The RFP’s criteria were adamantly against low-income/subsidized housing projects, yet the committee not only considered Family Pride’s proposal but also approved it. In addition, Family Pride proposed paying $500,000 in cash to the city. This cash offer is what tipped the scales for Family Pride, as the Dewhirst proposal was originally 40 points ahead before the county weighted in which proposal was most financially attractive to the county. Is the short-term benefit of $500,000 worth ignoring both the RFP suggestions and the 2007 MCP report?    


Many residents and business owners in North Knoxville are concerned, to say the least.

We’re not asking for special consideration for any of the proposals. We’re asking for consistency. If halfway through a football game, the refs decided that one team’s field goals were worth seven points, not three, spectators would be concerned.


The rules established before the game determine the winner. We want decision-makers to follow through with the original 2007 strategic plan and to follow the RFP’s criteria while evaluating and disqualifying proposals. We ask that they to make decisions based on long-term economic vitality, not short-term cash windfalls.


Later in November, the Knox County Commissioners will meet to either approve or deny Family Pride’s proposal. 

Please tell the Knox County Commissioners to stick to the plan.



Knox County Commission, County Commissioner's Office
Brad Anders, Knox County Commissioner
Larry Smith, Knox County Commissioner
Sam Mckenzie, Knox County Commissioner
Amy Broyles, Knox County Commissioner
Tony Norman, Knox County Commissioner
Jeff Ownby, Knox County Commissioner
Richard Briggs, Knox County Commissioner
Dave Wright, Knox County Commissioner
Michael Brown, Knox County Commissioner
Mike Hammond, Knox County Commissioner
Ed Shouse, Knox County Commissioner
Stick to the Plan | Vote NO to Family Pride's subsidized housing proposal

[Your name]

Recent signatures


    1. Reached 100 signatures
    2. The Big Picture (Family Pride vs. Dewhirst)

      Nathan Fray
      Petition Organizer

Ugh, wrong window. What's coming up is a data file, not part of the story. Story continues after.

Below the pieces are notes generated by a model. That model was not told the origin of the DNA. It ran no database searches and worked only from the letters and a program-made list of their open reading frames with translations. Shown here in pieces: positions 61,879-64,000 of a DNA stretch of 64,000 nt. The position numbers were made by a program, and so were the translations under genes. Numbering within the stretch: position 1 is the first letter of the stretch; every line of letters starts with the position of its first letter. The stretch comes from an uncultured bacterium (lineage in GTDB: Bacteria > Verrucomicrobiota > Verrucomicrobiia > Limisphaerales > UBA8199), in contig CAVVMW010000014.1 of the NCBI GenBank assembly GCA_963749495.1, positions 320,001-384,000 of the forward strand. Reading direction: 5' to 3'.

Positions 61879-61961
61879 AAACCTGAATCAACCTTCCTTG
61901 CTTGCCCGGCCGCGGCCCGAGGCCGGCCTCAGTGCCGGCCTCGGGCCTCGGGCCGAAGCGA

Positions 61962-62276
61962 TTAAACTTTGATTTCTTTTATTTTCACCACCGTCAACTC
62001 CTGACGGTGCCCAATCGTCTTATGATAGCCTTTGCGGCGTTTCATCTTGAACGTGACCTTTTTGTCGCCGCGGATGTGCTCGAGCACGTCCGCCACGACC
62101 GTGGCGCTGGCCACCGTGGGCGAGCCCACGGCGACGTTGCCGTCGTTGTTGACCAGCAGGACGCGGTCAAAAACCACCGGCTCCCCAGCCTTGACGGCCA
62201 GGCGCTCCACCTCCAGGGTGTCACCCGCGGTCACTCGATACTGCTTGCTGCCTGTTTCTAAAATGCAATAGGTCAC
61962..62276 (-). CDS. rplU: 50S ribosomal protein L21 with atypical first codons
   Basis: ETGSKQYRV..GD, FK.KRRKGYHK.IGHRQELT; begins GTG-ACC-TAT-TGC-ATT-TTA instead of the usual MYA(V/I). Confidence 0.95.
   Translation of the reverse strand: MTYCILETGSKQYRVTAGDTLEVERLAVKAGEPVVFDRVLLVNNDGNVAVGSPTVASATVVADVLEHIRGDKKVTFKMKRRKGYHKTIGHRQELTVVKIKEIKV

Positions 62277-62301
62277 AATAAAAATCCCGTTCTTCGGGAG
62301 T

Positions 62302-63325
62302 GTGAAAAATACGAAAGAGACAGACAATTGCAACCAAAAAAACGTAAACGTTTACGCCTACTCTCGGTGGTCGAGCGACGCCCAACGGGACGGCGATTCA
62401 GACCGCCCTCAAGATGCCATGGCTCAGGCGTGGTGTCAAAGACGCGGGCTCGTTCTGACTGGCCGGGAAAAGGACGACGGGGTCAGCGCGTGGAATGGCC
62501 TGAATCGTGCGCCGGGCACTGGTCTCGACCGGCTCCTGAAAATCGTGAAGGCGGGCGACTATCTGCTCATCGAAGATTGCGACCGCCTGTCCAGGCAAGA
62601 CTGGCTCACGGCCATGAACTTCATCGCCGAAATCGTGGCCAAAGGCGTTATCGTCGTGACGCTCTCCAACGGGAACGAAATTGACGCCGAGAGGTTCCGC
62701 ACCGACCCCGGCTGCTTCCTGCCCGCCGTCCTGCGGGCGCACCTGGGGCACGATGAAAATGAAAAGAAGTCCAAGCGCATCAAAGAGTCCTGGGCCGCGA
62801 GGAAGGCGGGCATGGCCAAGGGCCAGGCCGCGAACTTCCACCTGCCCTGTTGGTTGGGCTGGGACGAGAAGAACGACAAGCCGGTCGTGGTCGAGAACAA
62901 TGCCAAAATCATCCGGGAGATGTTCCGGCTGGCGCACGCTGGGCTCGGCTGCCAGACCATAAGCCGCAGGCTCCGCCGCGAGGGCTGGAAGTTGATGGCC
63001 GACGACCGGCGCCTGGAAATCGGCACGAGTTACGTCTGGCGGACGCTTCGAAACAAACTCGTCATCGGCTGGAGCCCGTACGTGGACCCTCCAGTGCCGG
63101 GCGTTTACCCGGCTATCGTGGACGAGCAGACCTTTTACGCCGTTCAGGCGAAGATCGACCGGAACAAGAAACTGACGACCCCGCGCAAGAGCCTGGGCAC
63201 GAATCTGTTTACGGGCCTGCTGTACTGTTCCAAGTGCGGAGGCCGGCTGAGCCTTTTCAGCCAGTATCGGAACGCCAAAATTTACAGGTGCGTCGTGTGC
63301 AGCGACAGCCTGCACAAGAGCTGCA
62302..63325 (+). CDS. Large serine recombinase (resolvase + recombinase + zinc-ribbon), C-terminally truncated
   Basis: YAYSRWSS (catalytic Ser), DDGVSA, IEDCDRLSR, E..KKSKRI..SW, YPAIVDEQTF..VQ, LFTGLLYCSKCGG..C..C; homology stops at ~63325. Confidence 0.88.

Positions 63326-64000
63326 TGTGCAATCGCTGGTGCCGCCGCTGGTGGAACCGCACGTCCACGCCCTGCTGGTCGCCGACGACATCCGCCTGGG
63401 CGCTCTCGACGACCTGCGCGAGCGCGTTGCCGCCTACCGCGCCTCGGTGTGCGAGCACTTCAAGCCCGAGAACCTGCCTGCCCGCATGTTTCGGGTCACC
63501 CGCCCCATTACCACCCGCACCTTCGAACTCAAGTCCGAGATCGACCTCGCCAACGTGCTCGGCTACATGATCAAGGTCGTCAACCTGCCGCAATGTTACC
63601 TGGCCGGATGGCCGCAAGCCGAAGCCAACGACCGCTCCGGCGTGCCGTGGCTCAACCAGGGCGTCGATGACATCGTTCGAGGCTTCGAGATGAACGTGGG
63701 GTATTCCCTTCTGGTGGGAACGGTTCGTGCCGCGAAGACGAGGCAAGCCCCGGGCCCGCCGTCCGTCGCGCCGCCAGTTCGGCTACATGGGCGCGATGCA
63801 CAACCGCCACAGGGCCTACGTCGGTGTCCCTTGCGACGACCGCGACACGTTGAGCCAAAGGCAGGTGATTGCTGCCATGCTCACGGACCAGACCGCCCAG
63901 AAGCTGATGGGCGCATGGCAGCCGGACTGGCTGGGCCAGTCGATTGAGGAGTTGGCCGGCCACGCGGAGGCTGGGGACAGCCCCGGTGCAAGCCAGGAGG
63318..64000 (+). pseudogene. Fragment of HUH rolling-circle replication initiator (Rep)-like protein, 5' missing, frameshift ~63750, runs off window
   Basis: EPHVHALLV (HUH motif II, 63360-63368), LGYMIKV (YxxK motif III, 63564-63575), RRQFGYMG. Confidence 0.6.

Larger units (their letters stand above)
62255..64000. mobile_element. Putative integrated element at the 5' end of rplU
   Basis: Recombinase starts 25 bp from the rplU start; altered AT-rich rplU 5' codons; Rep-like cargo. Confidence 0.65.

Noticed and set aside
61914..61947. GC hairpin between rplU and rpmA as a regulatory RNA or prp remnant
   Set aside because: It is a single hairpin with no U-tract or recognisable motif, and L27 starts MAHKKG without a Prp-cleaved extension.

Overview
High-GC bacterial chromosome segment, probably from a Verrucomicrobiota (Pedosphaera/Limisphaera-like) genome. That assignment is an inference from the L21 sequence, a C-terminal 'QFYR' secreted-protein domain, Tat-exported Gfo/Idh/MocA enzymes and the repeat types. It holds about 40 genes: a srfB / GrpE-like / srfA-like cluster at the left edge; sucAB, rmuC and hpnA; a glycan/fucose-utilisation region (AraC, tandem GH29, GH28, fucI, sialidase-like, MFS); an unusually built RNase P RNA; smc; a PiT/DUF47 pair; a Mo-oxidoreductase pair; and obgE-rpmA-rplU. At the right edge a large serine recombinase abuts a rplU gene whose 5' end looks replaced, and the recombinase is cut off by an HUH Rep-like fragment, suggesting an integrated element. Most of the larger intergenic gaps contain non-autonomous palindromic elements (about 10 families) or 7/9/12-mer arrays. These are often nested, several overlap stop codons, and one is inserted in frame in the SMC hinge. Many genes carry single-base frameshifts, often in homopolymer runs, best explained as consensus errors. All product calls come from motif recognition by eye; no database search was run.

the amount of disposable income that residents have to spend in surrounding businesses matters...

      The big picture (Dewhirst vs. Family Pride)

      Explore the world on Minus. Chat, share and discover the world today!

    3. Reached 10 signatures
    4. Would You Want to Live Here?

      Nathan Fray
      Petition Organizer

      For those who don't know, the Historic Knox High building is beautiful. Check out and pass along this video. Would you want to live here?


    Reasons for signing

    • Dustin Jones KNOXVILLE, TN
      • 5 months ago

      I'm very impressed with the artistic revitalization of downtown and feel the Dewhirst Proposal is much better for this particular historic building.

    • melissa Nance MARYVILLE, TN
      • 5 months ago

      I worked in this building for 5 years until kicked out due to this sale. I want to see it used for the community as a whole.

    • Oslo Cole KNOXVILLE, TN
      • 5 months ago

      The growth and progress in this area of town is vital to the growth and progress of the city of Knoxville. This particular building is centrally located between the historic 4th and Gill neighborhood and the Old City and downtown. We mustn't stunt the growth of this community because of short-term monetary gain in lieu of the potential long-term growth and health of this community and the city of Knoxville as a whole.

    • Donna Brunson KNOXVILLE, TN
      • 8 months ago

      I want downtown and the surrounding areas to be vibrant and thriving areas of the city. Low income elderly housing will not accomplish this. In fact, it will do the opposite.

    • Bud Archer KNOXVILLE, TN
      • 10 months ago

      Successful revitalization and walkable connections to residential and entertainment areas is key when creating a successful city. This is the bridge between young nightlife and their residences. This is the key to successfully revitalizing north of the interstate divide.